A.J. plopped down on her own bed while the other girls stood around in a group, still staring at the mortified bard. "This is Karen, Missy, Lisa and Linda. They’ve all got the same story I do. Uptight parents who sent them here to learn the proper way to be a woman." The teen’s voice dripped sarcasm.

"It’s very nice to meet you all," Gabrielle replied, clearing her throat and willing her blush away.

Missy, a shy, slight young girl with thick glasses, stepped forward. "Is it true what you told old lady Samuels? That you need to follow your heart no matter what anybody says?"

"Well . . .yes, it’s true. Within reason, of course. You don’t want to do something that would get you in trouble with the law or anything, but I don’t think that just because you’re a woman any option should be closed of to you."

Lisa, a large teen with a tough air, flaming red hair and freckles, grinned. "That is so cool. My parents would absolutely freak if they found out you were here teaching us this stuff."

"Well," Gabrielle demurred, "I’m not ‘teaching’ you anything. I just know that it’s much better to make choices in life when you hear all sides of the story. Especially when the side you’re being taught to conform to is full of ignorance, prejudice and hatred. I learned some of these same lessons the hard way and I don’t want to see any of you make the same mistakes I did, that’s all."

The fourth member of the group, Linda, a studious young woman with a somber face, sat down on Gabrielle’s bed. "I’m not sure I understand what you’re saying. Pastor Claiborne says it’s not about hatred, but about love. God loves us and wants us to live like he taught us to in the bible."

The other girls rolled their eyes, but Gabrielle regarded her with utter seriousness. "Well, yes, God loves you, Linda. But does he love other people less?"

"I’m not sure what you mean."

"Well, do you think that God created everything?"

"Sure! Everyone knows that."

"Then he created people different than you, right? Black people and Jewish people and every other kind of people?"

"Well, yes."

"And do you think he hates those people he created?"


"Do you think he loves those people less than he loves you?"

"No. Yes." Linda sighed, shoulders slumped. "I don’t know." She grabbed the bible from the bed, leafing through it. "The bible says that those people, the blacks and the Jews and the homosexuals, went against God and he punished them. That’s why we’re superior. Because we’re good and he’s chosen us."

"And have you ever done something bad?"

Linda looked at her warily. "Yes," she said in a small voice.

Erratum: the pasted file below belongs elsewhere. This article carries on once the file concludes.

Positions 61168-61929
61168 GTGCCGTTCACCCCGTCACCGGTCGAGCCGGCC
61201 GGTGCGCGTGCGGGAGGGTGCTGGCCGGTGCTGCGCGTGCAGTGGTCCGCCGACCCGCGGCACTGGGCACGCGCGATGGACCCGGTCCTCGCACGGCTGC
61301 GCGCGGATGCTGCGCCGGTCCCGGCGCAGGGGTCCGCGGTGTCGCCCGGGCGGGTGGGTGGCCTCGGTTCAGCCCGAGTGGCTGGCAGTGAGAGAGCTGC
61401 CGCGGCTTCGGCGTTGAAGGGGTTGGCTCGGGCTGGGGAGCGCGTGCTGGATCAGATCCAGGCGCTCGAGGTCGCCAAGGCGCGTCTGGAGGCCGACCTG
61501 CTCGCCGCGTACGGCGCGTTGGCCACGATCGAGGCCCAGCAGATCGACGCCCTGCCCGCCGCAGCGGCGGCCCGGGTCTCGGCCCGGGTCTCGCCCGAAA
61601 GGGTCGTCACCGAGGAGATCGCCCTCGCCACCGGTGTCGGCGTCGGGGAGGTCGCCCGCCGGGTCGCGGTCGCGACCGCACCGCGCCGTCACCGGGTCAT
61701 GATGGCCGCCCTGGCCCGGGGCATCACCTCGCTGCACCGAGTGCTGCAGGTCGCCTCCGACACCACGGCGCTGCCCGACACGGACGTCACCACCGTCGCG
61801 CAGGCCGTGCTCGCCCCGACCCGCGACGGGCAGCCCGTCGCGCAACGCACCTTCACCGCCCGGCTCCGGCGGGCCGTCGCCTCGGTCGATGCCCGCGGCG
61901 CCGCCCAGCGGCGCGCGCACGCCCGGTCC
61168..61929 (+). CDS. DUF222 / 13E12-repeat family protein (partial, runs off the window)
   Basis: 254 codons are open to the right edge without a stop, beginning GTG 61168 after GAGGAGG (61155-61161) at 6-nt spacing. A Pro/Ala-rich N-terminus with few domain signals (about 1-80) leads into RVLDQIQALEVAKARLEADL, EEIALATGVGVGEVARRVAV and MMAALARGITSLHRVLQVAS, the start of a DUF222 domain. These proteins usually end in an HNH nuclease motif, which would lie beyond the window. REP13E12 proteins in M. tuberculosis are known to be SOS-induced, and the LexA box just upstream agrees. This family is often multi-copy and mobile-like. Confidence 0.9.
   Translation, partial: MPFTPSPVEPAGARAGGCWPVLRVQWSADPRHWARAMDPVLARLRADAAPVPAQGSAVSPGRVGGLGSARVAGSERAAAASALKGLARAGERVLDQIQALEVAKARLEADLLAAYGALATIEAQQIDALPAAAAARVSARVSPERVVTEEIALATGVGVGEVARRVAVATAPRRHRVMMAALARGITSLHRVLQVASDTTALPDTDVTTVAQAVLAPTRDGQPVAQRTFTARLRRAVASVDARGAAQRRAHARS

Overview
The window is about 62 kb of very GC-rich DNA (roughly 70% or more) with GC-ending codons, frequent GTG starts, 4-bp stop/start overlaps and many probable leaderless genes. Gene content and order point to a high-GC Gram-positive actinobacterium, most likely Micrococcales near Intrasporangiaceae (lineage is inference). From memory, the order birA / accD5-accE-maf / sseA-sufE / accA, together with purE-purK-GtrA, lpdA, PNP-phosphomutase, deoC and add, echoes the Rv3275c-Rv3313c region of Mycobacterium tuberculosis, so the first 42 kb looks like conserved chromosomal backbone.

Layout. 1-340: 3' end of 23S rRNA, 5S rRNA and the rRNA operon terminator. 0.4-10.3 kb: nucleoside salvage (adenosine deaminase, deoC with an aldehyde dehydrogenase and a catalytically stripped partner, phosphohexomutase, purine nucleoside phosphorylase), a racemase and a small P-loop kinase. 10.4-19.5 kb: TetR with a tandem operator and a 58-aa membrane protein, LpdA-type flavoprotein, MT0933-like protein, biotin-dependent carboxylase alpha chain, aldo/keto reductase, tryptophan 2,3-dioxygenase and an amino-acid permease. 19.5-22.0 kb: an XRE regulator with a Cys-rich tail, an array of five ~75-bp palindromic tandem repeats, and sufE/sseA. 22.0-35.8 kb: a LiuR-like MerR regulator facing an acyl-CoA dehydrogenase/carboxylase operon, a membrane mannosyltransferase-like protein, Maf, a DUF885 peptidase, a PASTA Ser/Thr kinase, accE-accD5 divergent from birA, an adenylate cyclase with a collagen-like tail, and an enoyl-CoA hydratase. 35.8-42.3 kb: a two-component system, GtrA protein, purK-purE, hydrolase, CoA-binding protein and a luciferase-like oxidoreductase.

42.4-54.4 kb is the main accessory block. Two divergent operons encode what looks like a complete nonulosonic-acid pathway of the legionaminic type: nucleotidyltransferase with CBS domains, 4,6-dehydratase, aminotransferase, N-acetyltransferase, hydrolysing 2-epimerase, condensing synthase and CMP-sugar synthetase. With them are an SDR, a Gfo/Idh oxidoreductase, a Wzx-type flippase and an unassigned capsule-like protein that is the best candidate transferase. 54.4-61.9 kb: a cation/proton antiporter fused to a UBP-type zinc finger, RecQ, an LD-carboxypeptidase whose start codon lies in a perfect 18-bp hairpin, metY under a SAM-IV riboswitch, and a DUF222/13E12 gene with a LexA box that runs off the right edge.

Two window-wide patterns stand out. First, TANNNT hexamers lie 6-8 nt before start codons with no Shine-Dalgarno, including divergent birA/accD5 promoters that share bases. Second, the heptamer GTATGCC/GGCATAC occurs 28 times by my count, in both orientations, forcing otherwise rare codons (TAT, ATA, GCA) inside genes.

"And do you think God forgave you for it?"

"Of course!"

"So, if, and I do mean ‘if’, any of those people in the bible did bad things, do you think God would forgive them too? After all, he forgave you, right?"

The young girl huffed out a sigh of frustration. "This is just all so confusing."

Gabrielle laid a gentle hand on Linda’s arm. "It’s a lot harder when you know all sides of the story, Linda. That’s what choice is all about."

"But, then why would Pastor Claiborne and our parents teach us these things if they weren’t true?"

The bard smiled. "I’m not saying this is true in all cases, but sometimes people feel so badly about themselves that the only way they can believe their life is worth something is by making other people inferior to them. It’s like being a bully. A bully isn’t any better than the people he beats up, but the control he has over them makes him feel better about himself. Does that make sense?"

"So you’re saying Pastor Claiborne is a bully?" Lisa asked, grinning. "I can dig that."

"No, I’m not saying that. What I’m saying is that you need to see more than what’s right in front of you to be able to make decisions in your life. If, after you’ve seen all the options, this man’s way is the one that’s right for you, then I guess you’ll have to decide that. But making yourself feel superior by hating others is never a good thing."

Gabrielle was relieved when the bell sounding the dinner hour chimed. A.J. grinned knowingly at her and rose from the bed to shoo the rest of the girls from the room. Just as the teen was about to leave herself, she turned her head to look at the still seated bard. "Y’know, Gabrielle, I think you were right. I think maybe God is doing something to help." Winking, she left the room.

The bard slumped against the headboard, a stunned look on her face. Well, whaddaya know.


Gabrielle’s breathing eased as the evening changed into night and no one came at her with weapons pointed at her anatomy. She’d managed to make it through dinner and night time services unscathed and if she could just make it out of the ranch house and into the women’s barracks, she’d be home free.